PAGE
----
HC Deb 24 February 1995 vol 255 cc350-1W
Mr. Frank Field

To ask the Secretary of State for Social Security, pursuant to his answer of 10 February,Official Report, columns 433–35, if he will publish the calculations of his Department on the number of claimants who lost (a) unemployment benefit, (b) sickness benefit or (c) retirement pension as a result of the changes in the contributory conditions since 1975.

Mr. Arbuthnot

[holding answer to February 1995:] The change in the unemployment and sickness benefit contribution conditions in 1975 were the result of the restructuring of the national insurance scheme so that wholly earnings-related contributions were collected along with income tax under the pay-as-you-earn procedures. It is unlikely that anyone lost benefit as a consequence.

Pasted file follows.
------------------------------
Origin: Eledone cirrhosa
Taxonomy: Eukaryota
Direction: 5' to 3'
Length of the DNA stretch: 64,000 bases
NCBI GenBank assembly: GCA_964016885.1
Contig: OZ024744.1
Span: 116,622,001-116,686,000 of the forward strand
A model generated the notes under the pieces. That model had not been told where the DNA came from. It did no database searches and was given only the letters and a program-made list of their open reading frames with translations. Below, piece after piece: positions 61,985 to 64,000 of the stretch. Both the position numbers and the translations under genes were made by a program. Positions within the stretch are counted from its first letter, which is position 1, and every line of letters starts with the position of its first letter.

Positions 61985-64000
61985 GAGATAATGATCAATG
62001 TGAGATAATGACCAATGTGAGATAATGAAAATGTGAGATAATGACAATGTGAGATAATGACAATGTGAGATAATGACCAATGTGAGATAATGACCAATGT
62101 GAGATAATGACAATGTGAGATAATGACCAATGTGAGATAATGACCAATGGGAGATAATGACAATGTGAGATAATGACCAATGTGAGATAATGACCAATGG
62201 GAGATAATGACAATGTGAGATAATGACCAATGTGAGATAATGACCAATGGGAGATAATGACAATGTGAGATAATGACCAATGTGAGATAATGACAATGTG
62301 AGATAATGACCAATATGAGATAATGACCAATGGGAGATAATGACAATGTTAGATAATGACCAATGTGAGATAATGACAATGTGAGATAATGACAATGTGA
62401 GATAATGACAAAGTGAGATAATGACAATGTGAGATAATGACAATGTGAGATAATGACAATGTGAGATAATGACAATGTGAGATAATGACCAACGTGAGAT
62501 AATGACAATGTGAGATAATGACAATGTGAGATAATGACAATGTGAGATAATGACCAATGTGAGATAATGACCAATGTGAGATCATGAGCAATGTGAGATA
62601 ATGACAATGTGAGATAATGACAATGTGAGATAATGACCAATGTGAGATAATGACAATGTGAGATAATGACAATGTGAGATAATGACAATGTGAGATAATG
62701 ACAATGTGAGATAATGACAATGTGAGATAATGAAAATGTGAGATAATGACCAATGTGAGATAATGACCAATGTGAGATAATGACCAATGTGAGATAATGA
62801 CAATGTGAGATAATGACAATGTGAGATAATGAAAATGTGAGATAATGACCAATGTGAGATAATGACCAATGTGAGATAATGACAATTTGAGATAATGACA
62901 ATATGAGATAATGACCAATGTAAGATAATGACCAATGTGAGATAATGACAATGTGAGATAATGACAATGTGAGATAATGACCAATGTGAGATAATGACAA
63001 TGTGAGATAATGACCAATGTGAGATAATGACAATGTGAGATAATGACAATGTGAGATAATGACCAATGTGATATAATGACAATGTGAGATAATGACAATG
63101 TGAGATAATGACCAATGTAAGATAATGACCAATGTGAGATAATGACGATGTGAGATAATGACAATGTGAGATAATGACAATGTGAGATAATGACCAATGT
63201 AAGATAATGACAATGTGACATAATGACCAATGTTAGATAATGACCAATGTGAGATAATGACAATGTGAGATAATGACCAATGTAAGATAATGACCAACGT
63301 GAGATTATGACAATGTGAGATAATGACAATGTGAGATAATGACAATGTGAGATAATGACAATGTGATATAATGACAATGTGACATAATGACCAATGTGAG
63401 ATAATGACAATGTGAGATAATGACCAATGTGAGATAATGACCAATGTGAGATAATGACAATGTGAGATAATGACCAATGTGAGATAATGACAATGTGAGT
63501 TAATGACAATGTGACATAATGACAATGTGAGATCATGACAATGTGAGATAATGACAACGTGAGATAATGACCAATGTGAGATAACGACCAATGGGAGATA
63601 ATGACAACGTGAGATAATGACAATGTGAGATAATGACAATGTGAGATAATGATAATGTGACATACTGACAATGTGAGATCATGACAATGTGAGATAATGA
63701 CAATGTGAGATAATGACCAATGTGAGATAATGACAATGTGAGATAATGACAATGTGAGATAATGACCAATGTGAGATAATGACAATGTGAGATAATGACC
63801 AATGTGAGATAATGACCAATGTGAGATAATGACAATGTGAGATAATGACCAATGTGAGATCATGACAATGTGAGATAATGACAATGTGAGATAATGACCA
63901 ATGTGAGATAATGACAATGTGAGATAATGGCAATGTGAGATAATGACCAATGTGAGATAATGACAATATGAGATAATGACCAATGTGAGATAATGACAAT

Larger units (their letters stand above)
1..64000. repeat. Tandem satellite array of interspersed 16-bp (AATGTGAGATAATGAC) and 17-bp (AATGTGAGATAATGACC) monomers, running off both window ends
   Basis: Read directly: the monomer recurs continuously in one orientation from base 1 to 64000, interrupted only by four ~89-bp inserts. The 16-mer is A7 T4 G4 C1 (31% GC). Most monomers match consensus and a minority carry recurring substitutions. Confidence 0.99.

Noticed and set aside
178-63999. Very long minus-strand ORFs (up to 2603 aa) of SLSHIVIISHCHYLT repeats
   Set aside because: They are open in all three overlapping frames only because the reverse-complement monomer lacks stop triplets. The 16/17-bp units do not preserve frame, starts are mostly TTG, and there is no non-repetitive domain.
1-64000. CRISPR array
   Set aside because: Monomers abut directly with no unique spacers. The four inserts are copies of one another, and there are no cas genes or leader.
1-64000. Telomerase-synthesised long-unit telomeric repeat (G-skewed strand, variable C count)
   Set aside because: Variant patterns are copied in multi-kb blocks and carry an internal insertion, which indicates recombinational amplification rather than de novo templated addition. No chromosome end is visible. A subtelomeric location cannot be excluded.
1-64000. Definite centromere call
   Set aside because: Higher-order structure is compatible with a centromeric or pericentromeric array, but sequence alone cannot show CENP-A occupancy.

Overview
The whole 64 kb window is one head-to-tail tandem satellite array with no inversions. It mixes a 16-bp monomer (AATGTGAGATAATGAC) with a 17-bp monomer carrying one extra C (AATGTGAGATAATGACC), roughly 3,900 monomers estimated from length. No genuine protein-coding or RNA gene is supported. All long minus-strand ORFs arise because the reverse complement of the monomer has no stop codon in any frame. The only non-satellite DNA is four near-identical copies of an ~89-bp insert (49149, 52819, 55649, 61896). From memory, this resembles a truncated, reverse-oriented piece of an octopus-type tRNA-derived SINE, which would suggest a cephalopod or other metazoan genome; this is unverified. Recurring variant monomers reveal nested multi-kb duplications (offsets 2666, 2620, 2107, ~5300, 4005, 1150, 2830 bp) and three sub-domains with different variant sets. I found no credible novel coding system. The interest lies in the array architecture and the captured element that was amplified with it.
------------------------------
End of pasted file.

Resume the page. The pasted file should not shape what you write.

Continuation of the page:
As a result of the abolition of reduced rates of unemployment benefit in October 1986 it was calculated that about 28,000 unemployed people would lose benefit in a full year. Some 10,000 sickness benefit claimants were affected, although a large proportion of these received supplementary benefit. Existing benefit recipients were transitionally protected.

At the time of the changes to the contribution conditions in 1988, it was estimated that 350,000 people would no longer qualify for unemployment benefit in a full year. Of those, about 300,000 would qualify for income support or for increased income support. It was estimated that about 8,000 people would not qualify for sickness benefit in a full year, and of those about 90 per cent. would qualify for income support. Those in receipt of benefit at the point of change received transitional protection.